Banks are upbeat about the trade finance market in spite of Covid-19-related challenges, according to a report by the International Chamber of Commerce (ICC).

The ICC’s 11th annual global survey on trade finance, released this week, brought together the views of 346 respondents in 85 countries, representing global, regional and local banks, and found that, overall, banks around the world are still looking to expand their trade finance business, whether through traditional techniques or emerging solutions in digitisation and supply chain finance (SCF).

“Despite today’s challenging atmosphere, banks around the world are generally optimistic,” the ICC says. “Even in the initial, highly disruptive stages of the global Covid-19 crisis, trade finance has remained available and accessible. In turn, the global survey confirms and reinforces trade finance’s resilient character and adaptability.”

Of all the banks surveyed, 61% indicated that they were planning to expand product offerings, while just over half said that they will be “expanding their market participation”. Just 3% of respondents said that they were looking to reduce products or market reach, which the ICC says reflects the optimism many banks have in their trade finance business.

Despite the ongoing geopolitical dynamics that have disrupted global trade in recent months, respondents predicted growth for trade finance over the coming two years. Fully 86% of respondents in Asia Pacific said they believed demand for trade finance would grow, while 75% said the same for Africa. In Western Europe, respondents were slightly more sanguine, with only 51% saying they expected to see growth.

Asked what they consider to be the priority elements to develop in their trade finance businesses, most respondents pointed to traditional trade finance. That said, SCF and digital trade are an “immediate or near-future priority” for 86% and 84% of banks respectively.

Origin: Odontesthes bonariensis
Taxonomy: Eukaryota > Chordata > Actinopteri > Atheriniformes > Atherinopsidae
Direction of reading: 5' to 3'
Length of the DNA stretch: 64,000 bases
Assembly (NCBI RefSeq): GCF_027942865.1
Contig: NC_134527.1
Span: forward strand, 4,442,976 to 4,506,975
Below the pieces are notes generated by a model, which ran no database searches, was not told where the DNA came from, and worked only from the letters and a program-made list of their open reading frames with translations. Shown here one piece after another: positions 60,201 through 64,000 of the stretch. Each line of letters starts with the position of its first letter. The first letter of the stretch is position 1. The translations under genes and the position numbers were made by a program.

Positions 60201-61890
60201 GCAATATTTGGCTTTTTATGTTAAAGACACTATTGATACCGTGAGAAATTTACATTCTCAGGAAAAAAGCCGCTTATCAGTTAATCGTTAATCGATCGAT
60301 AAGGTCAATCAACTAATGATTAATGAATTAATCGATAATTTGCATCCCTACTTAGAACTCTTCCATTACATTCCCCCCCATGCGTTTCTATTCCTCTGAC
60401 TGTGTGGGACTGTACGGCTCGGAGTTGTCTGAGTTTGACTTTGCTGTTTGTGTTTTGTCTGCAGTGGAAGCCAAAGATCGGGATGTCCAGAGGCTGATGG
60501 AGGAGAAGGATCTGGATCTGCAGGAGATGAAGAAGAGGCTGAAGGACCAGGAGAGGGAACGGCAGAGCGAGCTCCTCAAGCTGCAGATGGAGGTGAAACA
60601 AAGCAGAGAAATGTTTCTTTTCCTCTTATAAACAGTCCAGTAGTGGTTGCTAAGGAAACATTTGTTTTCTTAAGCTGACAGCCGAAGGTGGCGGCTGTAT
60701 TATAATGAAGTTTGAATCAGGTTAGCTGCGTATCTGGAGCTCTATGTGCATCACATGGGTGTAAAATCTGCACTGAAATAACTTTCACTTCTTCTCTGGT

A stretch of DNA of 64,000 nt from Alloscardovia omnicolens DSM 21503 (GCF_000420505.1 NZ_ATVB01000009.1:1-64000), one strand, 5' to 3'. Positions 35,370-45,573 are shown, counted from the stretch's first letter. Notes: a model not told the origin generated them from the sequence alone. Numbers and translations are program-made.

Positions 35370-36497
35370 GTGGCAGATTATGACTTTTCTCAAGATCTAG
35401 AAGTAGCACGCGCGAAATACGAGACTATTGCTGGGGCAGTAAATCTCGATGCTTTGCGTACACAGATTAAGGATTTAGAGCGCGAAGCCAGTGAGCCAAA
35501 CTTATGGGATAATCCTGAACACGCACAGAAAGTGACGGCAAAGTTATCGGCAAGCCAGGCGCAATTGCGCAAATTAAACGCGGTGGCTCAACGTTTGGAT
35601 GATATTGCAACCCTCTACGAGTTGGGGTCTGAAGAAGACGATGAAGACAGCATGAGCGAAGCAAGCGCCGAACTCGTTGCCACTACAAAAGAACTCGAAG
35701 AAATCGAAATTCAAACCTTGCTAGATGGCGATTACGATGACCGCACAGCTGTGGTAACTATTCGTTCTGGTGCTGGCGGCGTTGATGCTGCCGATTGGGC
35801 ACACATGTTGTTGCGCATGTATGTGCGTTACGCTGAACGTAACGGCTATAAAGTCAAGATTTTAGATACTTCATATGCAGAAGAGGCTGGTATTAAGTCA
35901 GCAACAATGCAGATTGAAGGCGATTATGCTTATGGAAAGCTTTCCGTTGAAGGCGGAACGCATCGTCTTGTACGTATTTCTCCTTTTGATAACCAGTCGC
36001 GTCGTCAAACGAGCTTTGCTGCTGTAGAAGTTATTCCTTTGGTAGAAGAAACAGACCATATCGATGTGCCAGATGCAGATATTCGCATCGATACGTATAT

Not everyone is making progress on this front, however. While almost two thirds of global banks surveyed say they currently offer SCF platforms, this figure was only 13% among local banks and 38% among regional banks, a gap which the ICC says is set to broaden. The ICC says this is notable given “clear market trends that continue to reflect growth in open account trade as well as in SCF techniques such as payables finance”, adding that this significant difference may reflect limited appetite, expertise or capacity among smaller banks.

In terms of digitisation, the survey found that 83% of global banks have a digital strategy, versus only 46% of local banks – highlighting another gap between players of different scale and reach. “The chasm between global banks and others in recognising a compelling business case tied to digitisation risks driving further consolidation and concentration in trade financing among banks,” says the ICC.

Other topics – such as sustainability and financial inclusion – are also gaining traction, with 67% of respondents indicating that their bank now has a sustainability strategy. What’s more, the majority of banks surveyed are also integrating sustainability risks into their credit risk management procedures.

There is one caveat to all of this optimism, however. The survey was carried out over eight weeks during February and March, before the full extent of Covid-19 was evident, and the ICC says that it now expects sentiment toward trade finance to be “more cautious” in the short to medium-term.